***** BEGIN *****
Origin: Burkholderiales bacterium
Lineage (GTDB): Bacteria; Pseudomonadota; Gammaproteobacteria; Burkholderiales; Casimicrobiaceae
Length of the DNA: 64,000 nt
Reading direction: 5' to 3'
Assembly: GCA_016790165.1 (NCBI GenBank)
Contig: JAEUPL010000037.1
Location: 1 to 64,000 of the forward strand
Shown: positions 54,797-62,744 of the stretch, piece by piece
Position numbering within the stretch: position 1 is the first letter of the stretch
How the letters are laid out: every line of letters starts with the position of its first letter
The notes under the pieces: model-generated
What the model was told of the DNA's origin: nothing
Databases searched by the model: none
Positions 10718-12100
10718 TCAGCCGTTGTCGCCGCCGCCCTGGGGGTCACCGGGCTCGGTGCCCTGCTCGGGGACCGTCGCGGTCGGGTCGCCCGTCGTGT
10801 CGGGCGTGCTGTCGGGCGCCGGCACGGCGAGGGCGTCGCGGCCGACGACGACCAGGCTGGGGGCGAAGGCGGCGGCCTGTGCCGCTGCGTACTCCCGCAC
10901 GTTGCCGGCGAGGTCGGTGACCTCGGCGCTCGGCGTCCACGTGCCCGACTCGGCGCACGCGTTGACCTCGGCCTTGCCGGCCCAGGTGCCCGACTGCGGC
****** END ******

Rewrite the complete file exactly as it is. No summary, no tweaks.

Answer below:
Origin: Burkholderiales bacterium
Lineage (GTDB): Bacteria; Pseudomonadota; Gammaproteobacteria; Burkholderiales; Casimicrobiaceae
Length of the DNA: 64,000 nt
Reading direction: 5' to 3'
Assembly: GCA_016790165.1 (NCBI GenBank)
Contig: JAEUPL010000037.1
Location: 1 to 64,000 of the forward strand
Shown: positions 54,797-62,744 of the stretch, piece by piece
Position numbering within the stretch: position 1 is the first letter of the stretch
How the letters are laid out: every line of letters starts with the position of its first letter
The notes under the pieces: model-generated
What the model was told of the DNA's origin: nothing
Databases searched by the model: none
Positions 10718-12100
10718 TCAGCCGTTGTCGCCGCCGCCCTGGGGGTCACCGGGCTCGGTGCCCTGCTCGGGGACCGTCGCGGTCGGGTCGCCCGTCGTGT
10801 CGGGCGTGCTGTCGGGCGCCGGCACGGCGAGGGCGTCGCGGCCGACGACGACCAGGCTGGGGGCGAAGGCGGCGGCCTGTGCCGCTGCGTACTCCCGCAC
10901 GTTGCCGGCGAGGTCGGTGACCTCGGCGCTCGGCGTCCACGTGCCCGACTCGGCGCACGCGTTGACCTCGGCCTTGCCGGCCCAGGTGCCCGACTGCGGC